Are you interested in starting a teaching portfolio

Creating a teaching portfolio requires you to review and adapt not just your activities and your programmes but your values and beliefs about teaching.


All teachers should aim for a teaching portfolio which covers the last five years of their teaching career. You can use this portfolio for performance management, promotion, and teaching awards.
Before we start, please complete this quick training needs analysis so that we can provide you with the best personalised support.

Please click here to take our survey
See Peter Drucker for a reminder about who is responsible for our professional development. Click HERE.
Individual Development

 

 The important thing is not that you have rank,
but that you have responsibility

by Dr. Peter Drucker
The person with the most responsibility for an individual's development is the person him or herself – not the boss. The best priority for one's own development is to strive for excellence. Workmanship counts, not just because it makes a difference in the quality of the job done, but because it makes such a difference in the person doing the job. Expect the job to provide stimulus only if you work on your own self-renewal, only if you create the excitement, the challenge, the transformation that makes an old job enriching over and over again. The most effective road to self-renewal is to look for the unexpected success and run with it.

The critical factor for success is accountability – holding yourself accountable. Everything else flows from that. The important thing is not that you have rank, but that you have responsibility. To be accountable, you must take the job seriously enough to recognize: I've got to grow up to the job. By focusing on accountability, people take a bigger view of themselves.

ACTION POINT: Strive for excellence

 

Personal Benefits of Practice Portfolios

Dr Laurel Edmunds and Jessica Pryce-Jones have researched the issue of happiness at work at length and have produced the following definition from their findings:

 

Happiness at work is about mindfully making the best use of the resources you have to overcome the challenges you face. Actively relishing the highs and managing the lows will help you maximize your performance and achieve your potential. And this not only builds your happiness but also that of others who will be affected and energized by what you do.

From Happiness at Work

Introduction


We have chosen a visual representation to explain what you are aiming for; that is, to create a showcase portfolio. This portfolio will meet the criteria for your promotion or award. However, before you can create that showcase portfolio you will need to keep a developmental portfolio for a number of years. A developmental portfolio will include your reflections of teaching as you work as a practitioner. Some of these reflections will be very personal and you may not wish to include them unedited in a showcase portfolio. For these reasons you will need the bigger, private developmental portfolio, and draw from it to create your smaller, public showcase portfolio.

By the end of this forum you will be able to:
Knowledge:
Understand the terminology, concepts and principles of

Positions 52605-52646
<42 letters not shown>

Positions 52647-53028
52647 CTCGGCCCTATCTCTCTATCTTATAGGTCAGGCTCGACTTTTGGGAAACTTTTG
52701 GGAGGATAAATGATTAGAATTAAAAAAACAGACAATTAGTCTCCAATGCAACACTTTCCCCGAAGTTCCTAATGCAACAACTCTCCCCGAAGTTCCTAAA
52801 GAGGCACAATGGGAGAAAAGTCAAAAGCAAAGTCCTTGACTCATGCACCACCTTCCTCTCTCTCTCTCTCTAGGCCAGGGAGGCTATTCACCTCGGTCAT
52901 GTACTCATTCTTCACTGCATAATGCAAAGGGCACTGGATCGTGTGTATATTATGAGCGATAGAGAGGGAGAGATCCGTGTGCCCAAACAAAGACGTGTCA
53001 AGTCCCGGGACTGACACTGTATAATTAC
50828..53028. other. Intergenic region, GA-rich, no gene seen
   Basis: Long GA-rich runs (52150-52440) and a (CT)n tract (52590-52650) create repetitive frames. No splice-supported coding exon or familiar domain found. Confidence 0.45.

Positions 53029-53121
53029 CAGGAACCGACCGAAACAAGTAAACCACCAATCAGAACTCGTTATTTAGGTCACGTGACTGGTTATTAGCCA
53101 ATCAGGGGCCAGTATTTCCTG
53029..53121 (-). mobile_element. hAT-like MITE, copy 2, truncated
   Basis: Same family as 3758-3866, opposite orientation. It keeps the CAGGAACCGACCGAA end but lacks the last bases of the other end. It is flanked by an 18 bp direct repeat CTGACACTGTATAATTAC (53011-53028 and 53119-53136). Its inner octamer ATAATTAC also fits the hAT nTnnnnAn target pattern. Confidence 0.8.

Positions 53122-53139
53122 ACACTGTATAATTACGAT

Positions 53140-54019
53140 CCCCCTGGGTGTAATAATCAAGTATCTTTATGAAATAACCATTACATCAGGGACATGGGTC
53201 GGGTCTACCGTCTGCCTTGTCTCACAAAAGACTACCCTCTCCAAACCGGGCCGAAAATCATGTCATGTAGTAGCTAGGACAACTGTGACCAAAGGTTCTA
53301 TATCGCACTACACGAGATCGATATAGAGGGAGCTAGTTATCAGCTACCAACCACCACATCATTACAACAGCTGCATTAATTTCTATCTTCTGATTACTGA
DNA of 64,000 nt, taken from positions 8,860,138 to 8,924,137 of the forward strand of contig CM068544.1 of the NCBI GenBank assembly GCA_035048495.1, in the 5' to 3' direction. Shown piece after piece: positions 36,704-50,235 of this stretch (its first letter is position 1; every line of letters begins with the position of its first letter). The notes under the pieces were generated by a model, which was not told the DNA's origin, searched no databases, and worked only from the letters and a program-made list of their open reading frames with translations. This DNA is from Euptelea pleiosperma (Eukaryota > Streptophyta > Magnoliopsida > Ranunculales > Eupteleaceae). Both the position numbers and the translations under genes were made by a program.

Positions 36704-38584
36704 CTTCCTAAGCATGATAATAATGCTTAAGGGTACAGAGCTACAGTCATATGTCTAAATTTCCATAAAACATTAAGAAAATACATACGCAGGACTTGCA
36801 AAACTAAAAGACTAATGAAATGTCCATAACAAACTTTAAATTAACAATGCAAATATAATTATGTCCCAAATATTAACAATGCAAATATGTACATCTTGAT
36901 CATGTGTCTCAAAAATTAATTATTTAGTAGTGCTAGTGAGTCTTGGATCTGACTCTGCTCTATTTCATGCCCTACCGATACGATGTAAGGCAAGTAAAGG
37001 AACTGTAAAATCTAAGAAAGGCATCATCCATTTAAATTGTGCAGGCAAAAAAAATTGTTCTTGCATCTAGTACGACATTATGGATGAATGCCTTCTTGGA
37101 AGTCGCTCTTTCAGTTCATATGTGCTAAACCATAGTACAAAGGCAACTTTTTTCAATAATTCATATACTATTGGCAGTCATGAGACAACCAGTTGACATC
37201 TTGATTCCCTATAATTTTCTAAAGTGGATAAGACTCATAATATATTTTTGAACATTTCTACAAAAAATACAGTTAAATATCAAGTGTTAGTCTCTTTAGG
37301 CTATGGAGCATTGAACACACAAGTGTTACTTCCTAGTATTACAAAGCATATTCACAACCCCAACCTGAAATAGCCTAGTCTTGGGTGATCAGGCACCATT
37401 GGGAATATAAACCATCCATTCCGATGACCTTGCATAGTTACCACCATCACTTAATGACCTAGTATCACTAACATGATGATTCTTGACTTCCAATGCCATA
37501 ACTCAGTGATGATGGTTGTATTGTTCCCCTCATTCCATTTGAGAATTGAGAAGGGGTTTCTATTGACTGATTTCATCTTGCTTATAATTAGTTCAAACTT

academic portfolios.
Application: 
Collect, select, and reflect on evidence for a
portfolio.
Human Dimension:
Collaborate with peers, student and stakeholders to support your portfolio.
Create and maintain a practice portfolio for a range of professional purposes.
Learning how to Learn:
Access, evaluate and share resources.
Caring:
Initiate and sustain a professional profile.
Integration:
Integrate your portfolio within your professional practice.
My research for The Financial Times Guide To Business Networking found that before someone will actually meet you, they will have normally already have formed a first impression of you by looking at your online footprint. Yes, your online footprint - how many of us, actively manage our personal online footprint? Unless you have an active content marketing strategy for your career and/or business, your LinkedIn profile is most likely to be in the top three results when people Google your name. Don't be under any illusions, the first step in any process to find out more about you will involve a google search. So, what does your LinkedIn profile look like? A shortened version of your CV? Or an active profile showcasing your personal credibility?

Heather Townsend is the author of The Financial Times Guide To Business Networking. Over the past decade, Heather has worked with more than one hundred partners, coached and trained over 1000 lawyers, accountants and other professionals at every level, within the UK's leading and most ambitious professional practices.She specializes in working with professional services firms and is the founder of The Efficiency Coach.
Inspiration

Flavors.me from Jack Zerby on Vimeo.

Terminology

Portfolios have a language all of their own. So we are giving you some of the key words here before you start on your learning journey. If you have an additional words or terms you would like added just add a comment and we will be sure to add yours to the list.

Practice portfolio: An all encompassing term for any portfolio demonstrating professional practice.

Teaching portfolio: A professional portfolio tailored to the teaching and learning context.
A narrative portfolio tells a personal story. Your portfolio should be written in the first person and tell your story as a teacher. A good portfolio should be a dialogue and record not only your voice, but also the voices of your students, colleagues, peers, the community or key stakeholders. Here are some resources which take a detailed look at creating a teaching portfolio.

Portfolios are usually in the form of a dialogue: Here is a link to creating teaching portfolios on The Power of Teacher Portfolio for Professional Development that focuses on the discussion aspect of portfolios. Your portfolio should contain some brief comments from your peers, your manager, your students, and the community stakeholders. See Lisa Emerson's award winning portfolio as an example of how to do this well. Lisa Emerson was New Zealand's Supreme Tertiary Teacher in 2008. CLICK HERE FOR MORE....


Showcase portfolio: This is your 'front of house' portfolio where you demonstrate your career and achievements to a chosen audience(s). Who might these audiences be?

Developmental Portfolios This is your "back room", where work that is not ready for publication is stored. This aspect of your portfolio captures your reflections as you develop as a teacher. Treat this more as a professional development space where you prepare material for showcase portfolios.


Indepth reflective dialogue: You will need this to create a developmental portfolio. Here is a nice introduction to reflection. http://www.youtube.com/watch?v=CRowFh8dNGo&feature=related We also recommend this video to you on reflective practice. http://www.youtube.com/watch?v=1AfHPV-YBdI


Self managing professional: The aim of a teaching portfolio is to make you a self managing teaching professional. For a quick intro and path to a career plan, read more here.